If you're reading in public,than read the same poems again when you arrive home. Aloud. Over time you may find a great anticipatory excitement before doing so.

On March 15, 2011 at 12:19am C.M. wrote:
The comment by Matt C. perfectly
articulated how I've been feeling about the
effects of the internet, facebook, twitter,
etc.

I actually now have some comfort in the
fact that I am not alone in feeling this way!

On March 15, 2011 at 11:40am alan wrote:
Thank you. Great article. I started my journey into poetry last year. Fell in love with a poet and then discovered the alphabetical list of PF poets -after she flew away! Its now the last thing I do before packing up at work and I'm only half way through 'D' surnames and loving it!
Billy Collins' "Introduction to Poetry" was a great find en route, along with his plea for how not to do it:
"..tie the poem to a chair with rope
and torture a confession out of it."

On March 22, 2011 at 9:15pm Lynne Hoffman wrote:

I have come to poetry late in life. My father would still be proud of me. I highly recommend 'How to Read a Poem by Edward Hirsch. Great book and it turned me on to great poetry, especially some Russian ones.( Akhmatova, Pasternak, etc) I had the good fortune to hear him speak which made the reading of his book even more special. I also attended a poetry reading by Billy Collins. I think he is one of my all time favorite comtemporary poets. To hear him deliver some of his own lines was sublime. I do agree with William Gabriel's post...everyone who enjoys poetry should 'hear it being read',even if it's in your own voice.

On March 27, 2011 at 3:11am Jack Taylor wrote:
Hey this is a great idea! I too never took the time to find out if I really like poetry or not either, and your technique seems easily repeatable. Thank you for inspiring a method of discovery in me!

On March 29, 2011 at 5:55pm Clifford Schwartz wrote:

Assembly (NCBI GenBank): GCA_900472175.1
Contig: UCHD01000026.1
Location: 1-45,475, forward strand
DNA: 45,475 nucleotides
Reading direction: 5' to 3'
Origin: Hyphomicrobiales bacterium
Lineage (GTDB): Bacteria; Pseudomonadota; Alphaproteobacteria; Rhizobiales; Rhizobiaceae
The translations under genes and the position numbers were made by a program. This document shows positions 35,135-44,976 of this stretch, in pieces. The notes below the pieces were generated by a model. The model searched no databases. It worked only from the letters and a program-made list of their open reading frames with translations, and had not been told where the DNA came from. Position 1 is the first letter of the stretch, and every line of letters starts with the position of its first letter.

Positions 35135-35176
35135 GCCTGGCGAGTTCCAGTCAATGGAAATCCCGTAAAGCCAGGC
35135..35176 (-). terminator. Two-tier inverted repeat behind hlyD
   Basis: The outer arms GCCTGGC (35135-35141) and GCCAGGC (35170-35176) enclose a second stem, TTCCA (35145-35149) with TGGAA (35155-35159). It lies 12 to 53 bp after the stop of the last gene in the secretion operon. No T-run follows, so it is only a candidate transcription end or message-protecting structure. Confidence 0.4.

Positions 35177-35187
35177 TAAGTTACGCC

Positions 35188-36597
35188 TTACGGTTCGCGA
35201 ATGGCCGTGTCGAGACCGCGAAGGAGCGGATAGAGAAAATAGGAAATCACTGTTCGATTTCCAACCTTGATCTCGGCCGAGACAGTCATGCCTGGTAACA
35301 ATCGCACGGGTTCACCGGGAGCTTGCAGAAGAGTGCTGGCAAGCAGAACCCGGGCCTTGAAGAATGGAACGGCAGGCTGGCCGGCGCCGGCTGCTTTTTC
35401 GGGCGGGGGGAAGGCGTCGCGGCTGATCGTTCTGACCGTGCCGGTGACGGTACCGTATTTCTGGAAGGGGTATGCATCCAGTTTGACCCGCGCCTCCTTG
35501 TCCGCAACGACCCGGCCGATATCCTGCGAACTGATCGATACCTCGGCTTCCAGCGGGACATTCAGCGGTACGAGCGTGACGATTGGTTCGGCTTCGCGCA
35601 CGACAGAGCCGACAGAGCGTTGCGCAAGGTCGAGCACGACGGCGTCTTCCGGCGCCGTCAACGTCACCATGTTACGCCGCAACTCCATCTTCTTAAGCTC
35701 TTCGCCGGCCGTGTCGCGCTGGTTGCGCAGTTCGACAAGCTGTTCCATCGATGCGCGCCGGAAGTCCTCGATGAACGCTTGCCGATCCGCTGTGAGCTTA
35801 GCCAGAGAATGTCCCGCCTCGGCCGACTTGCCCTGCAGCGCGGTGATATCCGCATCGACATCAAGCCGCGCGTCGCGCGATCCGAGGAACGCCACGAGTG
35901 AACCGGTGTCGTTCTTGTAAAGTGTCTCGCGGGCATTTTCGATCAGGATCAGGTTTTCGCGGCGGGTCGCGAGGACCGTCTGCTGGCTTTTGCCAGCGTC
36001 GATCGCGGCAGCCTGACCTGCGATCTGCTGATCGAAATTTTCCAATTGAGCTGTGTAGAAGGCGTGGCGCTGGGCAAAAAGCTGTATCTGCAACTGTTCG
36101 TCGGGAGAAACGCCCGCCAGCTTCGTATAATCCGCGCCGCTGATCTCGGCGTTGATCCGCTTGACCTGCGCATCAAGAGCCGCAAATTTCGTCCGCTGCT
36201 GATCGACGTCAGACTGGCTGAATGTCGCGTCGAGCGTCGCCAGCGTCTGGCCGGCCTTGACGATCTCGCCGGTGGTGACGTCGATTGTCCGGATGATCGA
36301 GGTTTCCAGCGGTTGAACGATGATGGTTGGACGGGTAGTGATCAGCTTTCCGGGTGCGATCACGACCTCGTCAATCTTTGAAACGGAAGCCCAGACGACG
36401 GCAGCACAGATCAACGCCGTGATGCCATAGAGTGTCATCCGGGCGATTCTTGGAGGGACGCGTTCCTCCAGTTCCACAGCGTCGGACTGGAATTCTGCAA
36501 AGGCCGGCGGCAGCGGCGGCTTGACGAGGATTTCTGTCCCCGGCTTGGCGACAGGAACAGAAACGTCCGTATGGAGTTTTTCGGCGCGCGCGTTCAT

I find it useful to substitute the word "acquire" for the word "read" when I deal with poetry. If I were to "read" 30 poems in one month, the experience would reduce the poems to snippets of information. (That's because, normally, I read for information every day; but that mindset only makes poetry boring to me.) But poetry is much more than mere information, and, for me at least, I cannot acquire poems by simply reading them. So, seven years ago, I acquired a Poetry Study Partner: She is a retired lawyer with 5 grown kids. We meet on Sunday morning for 2.5 hours (we joke that it's kinda like going to poetry church!) and we read aloud & discuss big poetry projects. So far we have "acquired": all the poetry of W.H. Auden alongside Edward Mendelson's biography of Auden (titled "Early Auden" and "Later Auden"; all of Shakespeare's sonnets; Wordsworth's "The Prelude"; all the poems included in the historically important volume "Lyrical Ballads" published in 1798 by Wordsworth & Coleridge; and now we are "acquiring" the book-length narrative poem "Don Juan" by Lord Byron (George Gordon). Having someone to read aloud, think through, summarize, and remember -- i.e. a poetry partner" makes all the difference between "reading" and "acquiring" poetry for me.

On April 7, 2011 at 11:12am Ezenwa Chima wrote:
The first day i learnt about poetry from wikipedia, i said to myself, 'so i can write something for my pleasure without caring about grammar and semantics?' Then i learnt about free verse and concluded that no one have to judge me for my poems. Poetry is a unique way of expressing your deep feelings. Poetry puts you in a state of mind you hardly get from prose. Thank you for the post. The feeling is mutual.

On April 7, 2011 at 11:20am Noah Cohen wrote:
This is really cool! I'm glad you wrote
about how poetry works for you, instead of
how poetry IS. There are so many people
who try to explain what poetry is and it
gets really confusing but this is a much
warmer and more intimate approach.
Thanks a million for letting us into a month
of your life. It's really charming and
gratifying.

On April 7, 2011 at 11:21am Noah Cohen wrote:
And maybe I'll use poetry like brainsoap,
now, too. :)

On April 7, 2011 at 11:26am Mike Michaels wrote:
Just a hunch but I'll bet that reading poetry
has improved and informed your writing.

On April 7, 2011 at 11:27am Jerry Emily wrote:
your approach reminds me of being mindful... an awakening moment by moment

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Biography

Emily Gould is the author of And The Heart Says Whatever, she lives in Brooklyn.

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Originally appeared in Poetry magazine.